Another blog post about GDPR

Another Blog Post About GDPR

Article by Venessa Baez | May 8, 2018

There is a lot of new requirements that go into being GDPR compliant. Here's a quick list of things you need to know and some resources to help you further your research.

If you’ve taken a look at your inbox anytime in the few weeks, you’ve probably found a few email updates letting you know services you use have updated their privacy policy or terms of service due to the GDPR.

Okay, so maybe we’ve all received more than a few.

What is the General Data Protection Regulation?

Enacted in April 2016, the GDPR protects the data of citizens in the European Union – though it isn’t enforceable until May 25, 2018. Personal data is being defined as anything that can identify the contact. Things like name, email, or address are the first things that come to mind. But even genetic or biometric information fall under the GDPR.

How does the GDPR affect your business?

Your company doesn’t have to be based in the EU to be subject to the regulation. If you process the data of EU citizens, the GDPR applies to you. If you are unsure about the location of your customers, you are better off being in compliance than risk being fined a whole lotta money.

The GDPR outlines the key changes to your contact’s rights:

  1. If you learn that your company has a data breach, you must alert your customers within 72 hours.
  2. Your customers have a right to know how their data is being used. After all, if you gave people your sensitive information, wouldn’t you want to know where it’s going
  3. If your customer wants their data to be erased, they have the right to it. This isn’t just deactivating their account – it’s completely deleting the data
  4. Does your customer want a complete copy of what data you have on them? You need to be able to download a copy of their data and to provide them – in a format their computer can read.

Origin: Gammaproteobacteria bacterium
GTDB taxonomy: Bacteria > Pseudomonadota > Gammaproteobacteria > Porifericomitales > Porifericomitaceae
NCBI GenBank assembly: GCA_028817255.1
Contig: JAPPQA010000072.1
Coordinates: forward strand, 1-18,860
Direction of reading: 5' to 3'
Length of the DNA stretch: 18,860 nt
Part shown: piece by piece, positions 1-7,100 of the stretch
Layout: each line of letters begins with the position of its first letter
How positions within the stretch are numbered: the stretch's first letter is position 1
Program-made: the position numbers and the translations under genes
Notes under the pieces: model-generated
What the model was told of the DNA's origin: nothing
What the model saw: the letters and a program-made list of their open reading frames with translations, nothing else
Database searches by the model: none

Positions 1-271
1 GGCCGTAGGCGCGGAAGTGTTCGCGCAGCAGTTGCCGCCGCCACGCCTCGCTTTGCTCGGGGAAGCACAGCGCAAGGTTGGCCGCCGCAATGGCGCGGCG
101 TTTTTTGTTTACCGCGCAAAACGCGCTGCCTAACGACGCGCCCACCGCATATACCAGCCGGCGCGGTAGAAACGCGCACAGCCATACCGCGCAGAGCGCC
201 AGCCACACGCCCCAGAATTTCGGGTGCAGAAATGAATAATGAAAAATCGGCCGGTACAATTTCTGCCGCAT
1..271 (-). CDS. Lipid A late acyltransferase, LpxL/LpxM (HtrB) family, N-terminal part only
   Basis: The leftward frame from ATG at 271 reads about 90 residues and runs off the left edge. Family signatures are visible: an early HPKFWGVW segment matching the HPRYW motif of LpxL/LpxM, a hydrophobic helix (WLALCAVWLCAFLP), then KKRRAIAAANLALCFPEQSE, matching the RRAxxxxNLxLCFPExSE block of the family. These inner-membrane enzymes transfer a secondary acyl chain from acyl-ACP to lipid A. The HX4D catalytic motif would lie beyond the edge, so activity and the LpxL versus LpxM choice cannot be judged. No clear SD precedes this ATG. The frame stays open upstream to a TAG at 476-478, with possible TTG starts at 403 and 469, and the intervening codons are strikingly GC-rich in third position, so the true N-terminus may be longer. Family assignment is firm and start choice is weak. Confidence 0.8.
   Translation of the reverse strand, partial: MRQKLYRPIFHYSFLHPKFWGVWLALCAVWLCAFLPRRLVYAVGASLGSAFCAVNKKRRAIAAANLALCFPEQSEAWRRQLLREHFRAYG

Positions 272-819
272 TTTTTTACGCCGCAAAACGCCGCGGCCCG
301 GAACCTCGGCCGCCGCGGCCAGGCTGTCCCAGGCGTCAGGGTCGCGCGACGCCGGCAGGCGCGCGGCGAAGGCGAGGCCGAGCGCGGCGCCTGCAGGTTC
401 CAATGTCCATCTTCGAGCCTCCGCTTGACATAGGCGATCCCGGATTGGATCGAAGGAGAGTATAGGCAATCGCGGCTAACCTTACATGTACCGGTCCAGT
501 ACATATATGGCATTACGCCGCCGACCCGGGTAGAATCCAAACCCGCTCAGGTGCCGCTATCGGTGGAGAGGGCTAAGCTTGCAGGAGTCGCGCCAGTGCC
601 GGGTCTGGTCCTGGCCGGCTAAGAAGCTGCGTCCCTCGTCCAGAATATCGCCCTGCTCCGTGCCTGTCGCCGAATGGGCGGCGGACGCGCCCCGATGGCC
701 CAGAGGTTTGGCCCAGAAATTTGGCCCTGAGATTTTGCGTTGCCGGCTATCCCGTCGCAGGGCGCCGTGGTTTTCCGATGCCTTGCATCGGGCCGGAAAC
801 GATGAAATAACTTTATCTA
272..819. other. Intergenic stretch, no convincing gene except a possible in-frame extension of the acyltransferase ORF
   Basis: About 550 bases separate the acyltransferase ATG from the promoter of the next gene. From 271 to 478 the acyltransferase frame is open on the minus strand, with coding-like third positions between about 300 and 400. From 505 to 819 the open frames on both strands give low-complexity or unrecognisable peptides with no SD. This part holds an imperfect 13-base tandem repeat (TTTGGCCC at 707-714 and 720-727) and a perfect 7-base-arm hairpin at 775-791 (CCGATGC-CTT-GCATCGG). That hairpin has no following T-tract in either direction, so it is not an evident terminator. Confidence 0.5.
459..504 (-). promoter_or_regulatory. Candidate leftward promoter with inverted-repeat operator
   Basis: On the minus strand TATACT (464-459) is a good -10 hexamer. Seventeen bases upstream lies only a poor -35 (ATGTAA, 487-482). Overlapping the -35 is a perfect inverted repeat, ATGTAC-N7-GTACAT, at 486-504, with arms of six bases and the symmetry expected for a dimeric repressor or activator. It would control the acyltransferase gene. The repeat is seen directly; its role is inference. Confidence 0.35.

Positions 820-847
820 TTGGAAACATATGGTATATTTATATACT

Luckily, most email service providers have already begun making changes to their applications to allow their users to be in compliance with the GDPR when using their application. As a small business, it’s your responsibility to make sure this is the case.

One of the quickest wins a company can make to be compliant is to ensure consent. You must have explicit permission from the contact that you will be contacting them using their personal data. There’s no getting around it. Your customer must take an action to opt-in, such as clicking on a checkbox or confirming via double opt-in.

There is a lot that goes into being GDPR compliant – most of which is not covered in this post. But hopefully, it’s enough to get you started and on the right track to being compliant.

Brace Yourselves

The ultimate list of GDPR resources:

  • Get the skinny directly from the EU.
  • Based in the EU, MailerLite knows what’s up with GDPR and how it can help you with your email marketing.
  • The email marketing giant answers commonly asked GDPR q’s.
  • Gettin’ ready for the GDPR – now with a handy-dandy PDF guide.
  • Because why not.


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